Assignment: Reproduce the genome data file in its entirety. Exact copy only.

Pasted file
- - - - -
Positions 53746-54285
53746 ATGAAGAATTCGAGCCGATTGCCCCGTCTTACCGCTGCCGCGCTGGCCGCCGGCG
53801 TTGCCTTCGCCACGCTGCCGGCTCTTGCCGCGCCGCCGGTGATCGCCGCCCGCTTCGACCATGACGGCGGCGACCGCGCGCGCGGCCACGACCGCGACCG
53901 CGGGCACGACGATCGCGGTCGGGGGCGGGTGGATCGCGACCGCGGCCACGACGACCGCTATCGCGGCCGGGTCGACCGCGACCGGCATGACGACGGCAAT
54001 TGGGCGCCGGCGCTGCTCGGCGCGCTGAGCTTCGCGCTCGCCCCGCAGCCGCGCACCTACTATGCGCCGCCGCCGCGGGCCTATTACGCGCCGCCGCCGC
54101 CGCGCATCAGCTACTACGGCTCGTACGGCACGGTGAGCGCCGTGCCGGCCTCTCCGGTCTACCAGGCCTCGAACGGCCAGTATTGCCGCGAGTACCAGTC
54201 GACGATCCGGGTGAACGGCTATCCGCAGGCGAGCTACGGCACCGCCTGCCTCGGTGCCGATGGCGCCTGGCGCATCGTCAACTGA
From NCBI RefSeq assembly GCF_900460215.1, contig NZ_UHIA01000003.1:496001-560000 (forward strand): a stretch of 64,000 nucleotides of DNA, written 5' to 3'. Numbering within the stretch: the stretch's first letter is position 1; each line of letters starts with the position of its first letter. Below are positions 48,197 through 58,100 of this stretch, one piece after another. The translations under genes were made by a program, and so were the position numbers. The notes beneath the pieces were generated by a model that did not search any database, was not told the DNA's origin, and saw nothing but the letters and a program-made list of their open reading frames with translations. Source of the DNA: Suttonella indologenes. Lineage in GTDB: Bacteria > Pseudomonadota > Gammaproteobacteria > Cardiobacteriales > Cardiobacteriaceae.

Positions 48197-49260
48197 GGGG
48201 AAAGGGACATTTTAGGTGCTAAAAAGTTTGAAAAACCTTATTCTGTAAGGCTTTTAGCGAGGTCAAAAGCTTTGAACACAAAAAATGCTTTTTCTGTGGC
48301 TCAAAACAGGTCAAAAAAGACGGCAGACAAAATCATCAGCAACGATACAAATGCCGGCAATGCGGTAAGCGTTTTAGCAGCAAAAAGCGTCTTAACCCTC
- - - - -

Positions 53746-54285
53746 ATGAAGAATTCGAGCCGATTGCCCCGTCTTACCGCTGCCGCGCTGGCCGCCGGCG
53801 TTGCCTTCGCCACGCTGCCGGCTCTTGCCGCGCCGCCGGTGATCGCCGCCCGCTTCGACCATGACGGCGGCGACCGCGCGCGCGGCCACGACCGCGACCG
53901 CGGGCACGACGATCGCGGTCGGGGGCGGGTGGATCGCGACCGCGGCCACGACGACCGCTATCGCGGCCGGGTCGACCGCGACCGGCATGACGACGGCAAT
54001 TGGGCGCCGGCGCTGCTCGGCGCGCTGAGCTTCGCGCTCGCCCCGCAGCCGCGCACCTACTATGCGCCGCCGCCGCGGGCCTATTACGCGCCGCCGCCGC
54101 CGCGCATCAGCTACTACGGCTCGTACGGCACGGTGAGCGCCGTGCCGGCCTCTCCGGTCTACCAGGCCTCGAACGGCCAGTATTGCCGCGAGTACCAGTC
54201 GACGATCCGGGTGAACGGCTATCCGCAGGCGAGCTACGGCACCGCCTGCCTCGGTGCCGATGGCGCCTGGCGCATCGTCAACTGA
From NCBI RefSeq assembly GCF_900460215.1, contig NZ_UHIA01000003.1:496001-560000 (forward strand): a stretch of 64,000 nucleotides of DNA, written 5' to 3'. Numbering within the stretch: the stretch's first letter is position 1; each line of letters starts with the position of its first letter. Below are positions 48,197 through 58,100 of this stretch, one piece after another. The translations under genes were made by a program, and so were the position numbers. The notes beneath the pieces were generated by a model that did not search any database, was not told the DNA's origin, and saw nothing but the letters and a program-made list of their open reading frames with translations. Source of the DNA: Suttonella indologenes. Lineage in GTDB: Bacteria > Pseudomonadota > Gammaproteobacteria > Cardiobacteriales > Cardiobacteriaceae.

Positions 48197-49260
48197 GGGG
48201 AAAGGGACATTTTAGGTGCTAAAAAGTTTGAAAAACCTTATTCTGTAAGGCTTTTAGCGAGGTCAAAAGCTTTGAACACAAAAAATGCTTTTTCTGTGGC
48301 TCAAAACAGGTCAAAAAAGACGGCAGACAAAATCATCAGCAACGATACAAATGCCGGCAATGCGGTAAGCGTTTTAGCAGCAAAAAGCGTCTTAACCCTC